The Netherlands / Audiospot

Liberators like stars from the skies

FightingLiberationVictory and defeat




On the 17th of September 1944, countless parachutists and gliders with military equipment landed here in Groesbeek. Operation Market Garden had begun. Many eyewitnesses recall the fierce fighting. Many kept a diary. Years later, Father Hoek from Groesbeek and Leutnant Bliss provide us with their still gripping accounts of those days.

Field Marshal Montgomery believed in early September 1944 that speedy advances to the north and simulateously to the east, over the German plains towards Berlin, could hasten the end of the war. British and American airborne divisions were to capture the bridges over the rivers Maas, Waal and Rhine, at Grave, Nijmegen and Arnhem. For this, airborne troops were to be dropped, to take and hold the bridges until the British 2nd Army could push up from the south.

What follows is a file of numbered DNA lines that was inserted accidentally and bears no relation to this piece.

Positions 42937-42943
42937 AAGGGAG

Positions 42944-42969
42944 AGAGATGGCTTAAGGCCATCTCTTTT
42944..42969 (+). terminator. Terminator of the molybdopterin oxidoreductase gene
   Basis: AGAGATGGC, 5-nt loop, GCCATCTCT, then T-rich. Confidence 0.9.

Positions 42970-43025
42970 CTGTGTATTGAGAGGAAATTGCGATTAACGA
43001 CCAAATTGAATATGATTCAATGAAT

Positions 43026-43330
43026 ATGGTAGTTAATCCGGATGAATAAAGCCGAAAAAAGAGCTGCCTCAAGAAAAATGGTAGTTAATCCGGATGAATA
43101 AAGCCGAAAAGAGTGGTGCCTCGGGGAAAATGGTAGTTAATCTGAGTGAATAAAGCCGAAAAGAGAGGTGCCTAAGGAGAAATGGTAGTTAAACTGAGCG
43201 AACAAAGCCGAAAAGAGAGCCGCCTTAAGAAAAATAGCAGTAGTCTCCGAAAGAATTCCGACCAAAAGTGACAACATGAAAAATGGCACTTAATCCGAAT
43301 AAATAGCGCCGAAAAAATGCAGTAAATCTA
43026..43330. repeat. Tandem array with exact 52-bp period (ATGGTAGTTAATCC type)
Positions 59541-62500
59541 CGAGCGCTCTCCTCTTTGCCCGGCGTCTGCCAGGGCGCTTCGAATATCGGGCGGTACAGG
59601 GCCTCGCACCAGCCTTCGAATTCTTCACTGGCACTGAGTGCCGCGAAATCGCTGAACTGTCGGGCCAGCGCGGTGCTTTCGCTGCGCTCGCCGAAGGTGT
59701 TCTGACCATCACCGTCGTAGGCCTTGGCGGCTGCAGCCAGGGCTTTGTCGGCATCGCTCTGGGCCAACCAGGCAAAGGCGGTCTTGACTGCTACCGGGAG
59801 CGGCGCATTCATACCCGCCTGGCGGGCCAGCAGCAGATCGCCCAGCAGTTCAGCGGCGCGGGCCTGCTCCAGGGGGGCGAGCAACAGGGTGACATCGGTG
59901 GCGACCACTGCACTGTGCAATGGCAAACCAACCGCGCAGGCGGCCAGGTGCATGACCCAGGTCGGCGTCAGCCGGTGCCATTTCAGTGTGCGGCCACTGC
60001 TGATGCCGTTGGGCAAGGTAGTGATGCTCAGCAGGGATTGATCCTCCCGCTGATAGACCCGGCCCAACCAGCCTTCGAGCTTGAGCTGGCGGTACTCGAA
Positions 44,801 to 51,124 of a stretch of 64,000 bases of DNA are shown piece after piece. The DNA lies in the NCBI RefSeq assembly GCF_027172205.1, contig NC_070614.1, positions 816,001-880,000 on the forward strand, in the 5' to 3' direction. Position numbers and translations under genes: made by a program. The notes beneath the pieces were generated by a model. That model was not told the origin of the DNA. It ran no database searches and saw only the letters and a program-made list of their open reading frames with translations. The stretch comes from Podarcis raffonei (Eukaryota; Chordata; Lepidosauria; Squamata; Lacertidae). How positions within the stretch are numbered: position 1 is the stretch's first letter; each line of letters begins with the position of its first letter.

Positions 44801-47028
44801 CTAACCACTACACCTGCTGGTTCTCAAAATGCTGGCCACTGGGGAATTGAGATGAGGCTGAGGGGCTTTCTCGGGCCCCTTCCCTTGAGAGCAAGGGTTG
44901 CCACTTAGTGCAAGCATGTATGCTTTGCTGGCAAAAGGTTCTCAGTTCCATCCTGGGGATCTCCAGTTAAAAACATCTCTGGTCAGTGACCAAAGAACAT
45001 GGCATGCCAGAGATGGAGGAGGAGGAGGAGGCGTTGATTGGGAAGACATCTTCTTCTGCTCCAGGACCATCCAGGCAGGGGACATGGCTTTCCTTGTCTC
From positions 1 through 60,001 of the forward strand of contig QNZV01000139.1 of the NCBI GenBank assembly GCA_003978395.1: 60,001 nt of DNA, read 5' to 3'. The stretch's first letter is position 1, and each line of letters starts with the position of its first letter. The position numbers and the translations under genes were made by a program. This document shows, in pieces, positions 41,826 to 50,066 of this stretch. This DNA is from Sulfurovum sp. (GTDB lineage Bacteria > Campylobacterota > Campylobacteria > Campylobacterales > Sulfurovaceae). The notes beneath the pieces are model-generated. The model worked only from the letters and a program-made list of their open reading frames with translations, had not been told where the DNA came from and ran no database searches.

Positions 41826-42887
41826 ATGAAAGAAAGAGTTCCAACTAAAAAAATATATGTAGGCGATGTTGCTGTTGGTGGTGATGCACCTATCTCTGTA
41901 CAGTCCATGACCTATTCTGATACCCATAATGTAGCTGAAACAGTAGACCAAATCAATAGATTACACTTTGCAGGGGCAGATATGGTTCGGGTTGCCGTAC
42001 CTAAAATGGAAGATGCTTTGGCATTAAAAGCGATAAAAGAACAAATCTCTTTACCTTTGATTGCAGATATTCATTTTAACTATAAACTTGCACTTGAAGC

On Sunday afternoon, September 17 1944, a large number of these airborne troops landed near Groesbeek. Operation Market Garden had begun. In a couple of days, nearly 8,000 American paratroops were dropped close to Groesbeek. The area between here and Nijmegen became the scene of fierce fighting for several days. The Nijmegen Bridges were captured intact, but over the days and weeks that followed had to be defended against a series of German counter-attacks. The bridge over the Rhine at Arnhem had finally to be given up by the British paratroops defending it. However, large parts of the Netherlands to the south of Nijmegen were liberated. This was of great strategic importance for the course of the war, as from here the Rhineland Offensive, the attack on the German flank, could be intitiated.

Klein Amerika, Groesbeek